A hemotologist is a good idea for this.
Are all the white cells low, or just one type, such as neutrophils? That's a big clue.
Overall, a low count means cells are being destroyed too much, or produced too little (in the bone marrow).
Probably any doc would be untroubled, if you've had low-normal-ish neutrophils for many years without symptoms. That's especially true if most or all possibly dangerous causes have been ruled out. They would likely say that you are just that way and it's not a problem -- especially without frequent bacterial and/or fungal infections. Since it's only isolated neutropenia (i.e., not across all white cell lines), a marrow problem seems unlikely.
But the sudden drop seems concerning -- unless it's just from a virus. 'Reactive Lymphocytosis' can come from a virus, and sometimes neutrophils get killed as part of the scenario.
Hopefully you are having frequent CBCs to make sure your neut count doesn't keep plummeting. If your neuts rise back to 400 in a week or so then that's probably the end of their worry.
But you might justifiably want to purse further.
What did your blood smear say? Do you know if your lymphocyte expansion is in the B-cells or the T-cells?
Btw, if you get a fever now, call your doc's office right away so as to fend off any possible runaway infection, to get an immediate CBC and possibly antibiotics. Your doc probably told you that, I'd suppose.
Don't get alarmed by this but apparently there are some mutations (e.g., in the HAX1 gene) which can cause both congenital neutropenia and neurological problems.
You are not severe like that, but you might have something similar. I'd bring that up to any doc you might see, so that they can rule it out -- or say why it doesn't apply. The main point is that such an association can and does exist... sometimes.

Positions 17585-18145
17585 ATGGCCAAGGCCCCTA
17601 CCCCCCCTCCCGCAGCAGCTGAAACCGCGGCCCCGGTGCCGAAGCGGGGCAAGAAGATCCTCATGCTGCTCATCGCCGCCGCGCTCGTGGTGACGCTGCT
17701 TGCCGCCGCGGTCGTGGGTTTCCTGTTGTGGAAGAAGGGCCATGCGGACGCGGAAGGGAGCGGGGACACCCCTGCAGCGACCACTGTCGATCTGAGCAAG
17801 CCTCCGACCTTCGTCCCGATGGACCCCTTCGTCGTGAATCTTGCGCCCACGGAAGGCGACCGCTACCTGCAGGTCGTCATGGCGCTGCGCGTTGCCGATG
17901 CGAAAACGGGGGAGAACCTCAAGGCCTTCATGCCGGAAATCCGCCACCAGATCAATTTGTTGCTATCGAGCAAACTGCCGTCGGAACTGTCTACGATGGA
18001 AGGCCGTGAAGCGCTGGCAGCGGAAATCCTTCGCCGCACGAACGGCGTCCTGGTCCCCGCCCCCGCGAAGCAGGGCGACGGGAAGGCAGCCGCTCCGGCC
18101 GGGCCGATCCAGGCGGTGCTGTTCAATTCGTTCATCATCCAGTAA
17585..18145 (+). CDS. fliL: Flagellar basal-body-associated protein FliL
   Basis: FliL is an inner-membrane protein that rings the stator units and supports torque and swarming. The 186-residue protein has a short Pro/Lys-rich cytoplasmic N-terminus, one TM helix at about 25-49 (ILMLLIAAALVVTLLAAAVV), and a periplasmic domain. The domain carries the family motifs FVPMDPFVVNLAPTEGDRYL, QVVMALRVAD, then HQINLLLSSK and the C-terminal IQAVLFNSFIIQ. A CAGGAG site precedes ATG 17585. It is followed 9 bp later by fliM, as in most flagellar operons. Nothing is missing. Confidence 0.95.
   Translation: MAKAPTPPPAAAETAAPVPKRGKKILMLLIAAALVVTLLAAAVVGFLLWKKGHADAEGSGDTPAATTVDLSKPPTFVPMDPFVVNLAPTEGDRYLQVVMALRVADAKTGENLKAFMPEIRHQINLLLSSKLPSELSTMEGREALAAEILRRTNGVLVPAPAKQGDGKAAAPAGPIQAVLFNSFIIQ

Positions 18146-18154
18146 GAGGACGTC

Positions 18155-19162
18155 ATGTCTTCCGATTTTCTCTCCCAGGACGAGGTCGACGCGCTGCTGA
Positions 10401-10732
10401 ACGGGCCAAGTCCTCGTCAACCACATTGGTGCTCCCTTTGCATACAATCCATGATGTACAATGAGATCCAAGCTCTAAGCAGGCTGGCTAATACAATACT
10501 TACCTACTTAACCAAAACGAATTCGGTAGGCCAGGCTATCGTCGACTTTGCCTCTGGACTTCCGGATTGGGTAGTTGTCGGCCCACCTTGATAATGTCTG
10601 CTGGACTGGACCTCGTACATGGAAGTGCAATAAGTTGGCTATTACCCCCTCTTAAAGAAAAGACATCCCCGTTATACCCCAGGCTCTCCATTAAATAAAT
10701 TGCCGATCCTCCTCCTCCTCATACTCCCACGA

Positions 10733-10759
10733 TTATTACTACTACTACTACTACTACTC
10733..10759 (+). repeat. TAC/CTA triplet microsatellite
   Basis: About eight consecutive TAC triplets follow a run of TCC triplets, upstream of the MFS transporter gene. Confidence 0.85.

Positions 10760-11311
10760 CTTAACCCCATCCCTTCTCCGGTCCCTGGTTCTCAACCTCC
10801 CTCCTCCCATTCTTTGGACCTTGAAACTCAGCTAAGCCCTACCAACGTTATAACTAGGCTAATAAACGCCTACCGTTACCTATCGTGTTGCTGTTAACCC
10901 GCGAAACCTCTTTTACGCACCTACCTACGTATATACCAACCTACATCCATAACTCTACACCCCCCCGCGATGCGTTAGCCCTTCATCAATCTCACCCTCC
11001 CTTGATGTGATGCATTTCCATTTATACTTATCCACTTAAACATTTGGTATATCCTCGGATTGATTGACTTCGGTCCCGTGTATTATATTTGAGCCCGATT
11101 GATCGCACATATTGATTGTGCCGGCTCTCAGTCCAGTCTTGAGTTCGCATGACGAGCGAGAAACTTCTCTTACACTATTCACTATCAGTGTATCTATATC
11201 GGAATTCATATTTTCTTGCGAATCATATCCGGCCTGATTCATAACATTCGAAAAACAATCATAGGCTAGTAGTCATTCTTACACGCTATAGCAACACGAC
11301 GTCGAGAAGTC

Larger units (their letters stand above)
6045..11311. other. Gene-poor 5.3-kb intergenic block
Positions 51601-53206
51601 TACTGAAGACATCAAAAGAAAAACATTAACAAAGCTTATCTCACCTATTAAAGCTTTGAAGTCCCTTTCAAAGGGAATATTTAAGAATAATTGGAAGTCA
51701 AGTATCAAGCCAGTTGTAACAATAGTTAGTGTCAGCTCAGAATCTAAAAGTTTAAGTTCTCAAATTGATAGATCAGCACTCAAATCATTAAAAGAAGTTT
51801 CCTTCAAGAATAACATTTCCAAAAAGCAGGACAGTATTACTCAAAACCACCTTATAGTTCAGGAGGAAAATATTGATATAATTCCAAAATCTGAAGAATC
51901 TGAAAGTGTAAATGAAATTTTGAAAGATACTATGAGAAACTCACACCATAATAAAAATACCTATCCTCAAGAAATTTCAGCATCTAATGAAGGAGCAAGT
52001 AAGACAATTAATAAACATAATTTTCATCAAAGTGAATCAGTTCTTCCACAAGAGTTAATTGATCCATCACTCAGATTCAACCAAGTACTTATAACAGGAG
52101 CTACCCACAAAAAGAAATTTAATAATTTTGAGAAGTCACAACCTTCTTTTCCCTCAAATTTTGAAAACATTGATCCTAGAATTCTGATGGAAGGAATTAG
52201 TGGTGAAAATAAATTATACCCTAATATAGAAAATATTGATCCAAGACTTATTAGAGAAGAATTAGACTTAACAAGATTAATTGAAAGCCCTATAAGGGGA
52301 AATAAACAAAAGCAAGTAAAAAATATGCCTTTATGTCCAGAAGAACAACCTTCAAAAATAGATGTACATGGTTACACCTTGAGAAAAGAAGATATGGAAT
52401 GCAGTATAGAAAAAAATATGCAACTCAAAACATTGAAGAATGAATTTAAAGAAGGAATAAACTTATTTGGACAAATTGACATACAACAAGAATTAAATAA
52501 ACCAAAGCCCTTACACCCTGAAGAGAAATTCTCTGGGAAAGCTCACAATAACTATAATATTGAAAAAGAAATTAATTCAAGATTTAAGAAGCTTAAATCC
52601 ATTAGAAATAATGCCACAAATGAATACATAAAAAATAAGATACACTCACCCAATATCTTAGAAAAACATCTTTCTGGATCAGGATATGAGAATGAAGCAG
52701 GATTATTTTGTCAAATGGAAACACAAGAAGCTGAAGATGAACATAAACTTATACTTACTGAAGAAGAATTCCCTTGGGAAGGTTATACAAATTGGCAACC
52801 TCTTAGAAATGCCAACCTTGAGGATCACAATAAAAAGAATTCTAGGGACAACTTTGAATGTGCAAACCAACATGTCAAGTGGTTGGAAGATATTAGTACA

The paragraph which begins with: "HAX1 mutations Homozygous mutations in HAX1, which encodes..."
You might be heterozygous, which could possibly be less severe.
"I do have a very hard time fighting any bug."
Then you certainly would want to pursue this until it gets hammered out. You shouldn't have to live that way. Ironically, things getting worse now opens the door for a possible diagnosis.
If it is the HAX1 mutation, there is probably no cure, per se. But you might get a drug such as G-CSF (granulocyte colony stimulating factor aka Neupogen), which is typically used for cancer patients whose neutrophils get dangerously low from chemo drugs.
Did you ever have a blood smear? (They look at blood cells with a microscope.)
I would print out that entire cited paragraph, along with the link, title and date, and show that on any visit with a hema. That is an 'authoritative source which any doc should take seriously, and then they can decide if it fit you. You might also email that to your internist to get any feedback.
Without a cure, they would look to 'manage' your condition.